The recommendations coming from public health and epidemiological experts at the global, federal, state and local levels are all aimed at the same goals: increase testing, slow the spread and flatten the curve exponentially.

And their recommendations are the same: Wash your hands. Stay home if you are sick. Don’t touch your face. Minimize close contact with other people. Avoid big gatherings. Don’t travel to areas with outbreaks.

And there are other countries that can give us potential future scenarios.

“What happens is what’s happening now in Italy. The system is completely overrun, there is a massive shortage of critical care equipment, and doctors and nurses are forced to make impossible ethical choices, deciding who will get care and who will die,” wrote cardiologist Dr. David J. Goldberg in an opinion piece on Sunday in The Philadelphia Inquirer. “In this country, we are about two weeks behind the Italian timeline, and, based on the current rate of increase, we can expect cases of coronavirus to increase by a factor of 10 just about every 10 days.”

Experts say while we can’t stop the spread, we can still manage it, and most have moved away from comparisons to the flu. While influenza does kill between 12,000 and 60,000 people annually, and the symptoms overlap, COVID-19 is not the flu.

“The flu has a mortality of 0.1%. This has a mortality rate of 10 times that,” said Dr. Anthony Fauci, the director of the National Institute of Allergy and Infectious Disease, on Wednesday during congressional testimony. “That’s the reason I want to emphasize we have to stay ahead of the game in preventing this.”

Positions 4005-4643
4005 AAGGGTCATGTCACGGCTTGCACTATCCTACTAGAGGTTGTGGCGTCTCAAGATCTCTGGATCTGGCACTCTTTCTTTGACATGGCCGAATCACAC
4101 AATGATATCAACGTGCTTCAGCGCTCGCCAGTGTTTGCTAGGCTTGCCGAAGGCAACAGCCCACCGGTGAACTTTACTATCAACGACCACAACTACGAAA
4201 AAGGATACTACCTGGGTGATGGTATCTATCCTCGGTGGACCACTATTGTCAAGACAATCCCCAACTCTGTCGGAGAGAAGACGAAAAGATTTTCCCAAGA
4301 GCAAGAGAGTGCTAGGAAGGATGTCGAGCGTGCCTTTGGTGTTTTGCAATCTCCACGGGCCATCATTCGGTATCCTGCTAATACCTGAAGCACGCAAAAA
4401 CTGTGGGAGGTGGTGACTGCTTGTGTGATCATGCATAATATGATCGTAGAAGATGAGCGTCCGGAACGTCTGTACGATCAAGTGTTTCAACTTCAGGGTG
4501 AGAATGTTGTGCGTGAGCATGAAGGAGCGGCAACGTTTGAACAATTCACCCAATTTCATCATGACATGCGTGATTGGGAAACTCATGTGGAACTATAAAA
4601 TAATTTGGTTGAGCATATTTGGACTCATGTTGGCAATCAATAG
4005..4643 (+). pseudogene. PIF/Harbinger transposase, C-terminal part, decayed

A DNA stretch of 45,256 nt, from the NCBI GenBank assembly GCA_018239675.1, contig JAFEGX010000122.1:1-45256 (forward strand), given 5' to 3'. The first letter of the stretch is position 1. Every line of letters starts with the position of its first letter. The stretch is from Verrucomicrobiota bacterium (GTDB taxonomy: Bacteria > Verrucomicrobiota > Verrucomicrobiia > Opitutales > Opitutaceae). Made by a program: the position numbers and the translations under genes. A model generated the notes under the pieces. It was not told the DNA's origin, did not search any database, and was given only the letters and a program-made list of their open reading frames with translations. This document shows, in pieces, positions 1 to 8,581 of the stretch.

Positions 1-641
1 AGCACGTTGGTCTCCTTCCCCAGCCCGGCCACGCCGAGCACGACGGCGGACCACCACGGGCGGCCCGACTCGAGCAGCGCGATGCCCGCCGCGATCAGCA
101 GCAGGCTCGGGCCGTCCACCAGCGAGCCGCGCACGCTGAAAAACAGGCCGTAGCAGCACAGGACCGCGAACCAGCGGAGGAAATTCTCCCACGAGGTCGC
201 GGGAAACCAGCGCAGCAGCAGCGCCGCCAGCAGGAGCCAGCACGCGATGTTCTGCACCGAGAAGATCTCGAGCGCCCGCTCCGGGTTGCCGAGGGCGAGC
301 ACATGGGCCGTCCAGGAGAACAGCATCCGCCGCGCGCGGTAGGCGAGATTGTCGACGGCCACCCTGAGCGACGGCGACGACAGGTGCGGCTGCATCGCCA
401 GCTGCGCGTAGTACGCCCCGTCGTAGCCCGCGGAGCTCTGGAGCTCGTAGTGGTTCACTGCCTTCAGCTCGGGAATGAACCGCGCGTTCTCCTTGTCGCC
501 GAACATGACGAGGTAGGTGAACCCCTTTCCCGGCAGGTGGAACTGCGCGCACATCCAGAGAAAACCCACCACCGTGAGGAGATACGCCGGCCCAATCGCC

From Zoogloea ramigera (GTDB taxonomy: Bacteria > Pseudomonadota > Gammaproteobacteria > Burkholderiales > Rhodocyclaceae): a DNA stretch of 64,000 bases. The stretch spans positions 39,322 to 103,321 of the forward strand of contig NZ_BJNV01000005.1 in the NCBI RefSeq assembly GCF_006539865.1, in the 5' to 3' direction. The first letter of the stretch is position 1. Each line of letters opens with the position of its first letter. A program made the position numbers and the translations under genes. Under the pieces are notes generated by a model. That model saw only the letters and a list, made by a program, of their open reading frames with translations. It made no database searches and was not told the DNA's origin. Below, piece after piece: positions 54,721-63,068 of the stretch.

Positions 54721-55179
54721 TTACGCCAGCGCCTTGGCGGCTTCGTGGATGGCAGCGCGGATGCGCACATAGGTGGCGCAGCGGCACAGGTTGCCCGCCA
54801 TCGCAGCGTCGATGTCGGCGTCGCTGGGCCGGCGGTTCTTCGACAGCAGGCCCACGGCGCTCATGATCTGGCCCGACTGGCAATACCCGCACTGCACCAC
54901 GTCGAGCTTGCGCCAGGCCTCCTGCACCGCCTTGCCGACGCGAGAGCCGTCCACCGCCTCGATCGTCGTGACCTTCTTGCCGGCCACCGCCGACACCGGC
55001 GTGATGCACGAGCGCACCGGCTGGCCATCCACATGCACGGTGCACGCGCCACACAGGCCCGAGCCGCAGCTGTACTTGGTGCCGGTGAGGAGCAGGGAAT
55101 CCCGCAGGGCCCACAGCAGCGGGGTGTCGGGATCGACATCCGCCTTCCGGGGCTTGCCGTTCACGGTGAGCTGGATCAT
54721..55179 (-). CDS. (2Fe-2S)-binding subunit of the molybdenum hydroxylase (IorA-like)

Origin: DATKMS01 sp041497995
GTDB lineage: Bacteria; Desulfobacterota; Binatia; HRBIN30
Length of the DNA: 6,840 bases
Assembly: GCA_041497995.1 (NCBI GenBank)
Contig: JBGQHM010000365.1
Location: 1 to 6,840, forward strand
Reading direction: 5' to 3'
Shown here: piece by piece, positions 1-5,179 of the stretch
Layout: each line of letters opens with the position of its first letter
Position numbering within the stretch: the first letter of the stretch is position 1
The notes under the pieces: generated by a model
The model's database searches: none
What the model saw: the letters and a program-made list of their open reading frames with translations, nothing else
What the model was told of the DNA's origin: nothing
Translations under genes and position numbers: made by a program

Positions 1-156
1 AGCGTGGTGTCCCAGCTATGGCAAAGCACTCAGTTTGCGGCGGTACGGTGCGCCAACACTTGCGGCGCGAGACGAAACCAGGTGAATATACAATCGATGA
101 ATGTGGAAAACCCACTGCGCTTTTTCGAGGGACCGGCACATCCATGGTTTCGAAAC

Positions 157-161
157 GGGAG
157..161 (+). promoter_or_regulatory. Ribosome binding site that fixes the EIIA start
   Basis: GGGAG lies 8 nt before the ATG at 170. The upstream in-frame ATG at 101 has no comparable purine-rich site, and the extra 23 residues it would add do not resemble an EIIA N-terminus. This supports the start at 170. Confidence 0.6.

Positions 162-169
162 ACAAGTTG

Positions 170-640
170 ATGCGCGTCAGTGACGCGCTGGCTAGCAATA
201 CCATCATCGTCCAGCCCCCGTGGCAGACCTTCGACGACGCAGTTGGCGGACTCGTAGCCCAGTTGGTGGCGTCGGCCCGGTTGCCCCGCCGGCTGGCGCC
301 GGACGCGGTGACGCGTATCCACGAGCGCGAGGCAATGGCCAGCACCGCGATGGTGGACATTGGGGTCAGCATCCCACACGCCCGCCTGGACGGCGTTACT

In addition, the experts are finding COVID-19 spreads more easily and quicker than the flu.

Some areas still bustling

While an empty Meadows Parking Lot on a bluebird Sunday in March is a staggering sight, it doesn’t mean everyone spent the day inside.

The Yampa River Core Trail had a consistent flow of traffic on a day warm enough that many were in shorts, and Lincoln Avenue was bustling with shoppers and diners.

Steamboat Snowmobile Tours reported an increase in volume of calls, and Ski Haus also was receiving a copious amount of calls inquiring about renting snowshoes, Nordic skis and other backcountry gear, said retail worker Julian Winston.

However, on Sunday morning, Ski Haus owners made the decision to close for a week beginning on Monday, Winston said. Saturday was very busy, he said, to the point it made him nervous given all the close interaction between people — and all the things being touched by many different hands, from hangers and money to skis and boots.

After the resort and other rental outlets announced they were closing, Winston said they knew Ski Haus would get even busier, concentrating more people in a small space.

“It would make us a hub,” he said.

In terms of the guidelines coming from public health agencies, that prospect “seemed to contradict everything we’re being told,” Winston added. The decision was made “for the health and safety of employees and customers.”

So, in terms of avoiding crowds, where does that leave restaurants? On one hand, people know they are facing difficult times and want to give favorite establishments and their employees support.

On Sunday, the majority of Steamboat’s favorite brunch spots were packed — with lines out the door and wait times of 30 minutes. Most bars were busy on Friday and Saturday nights.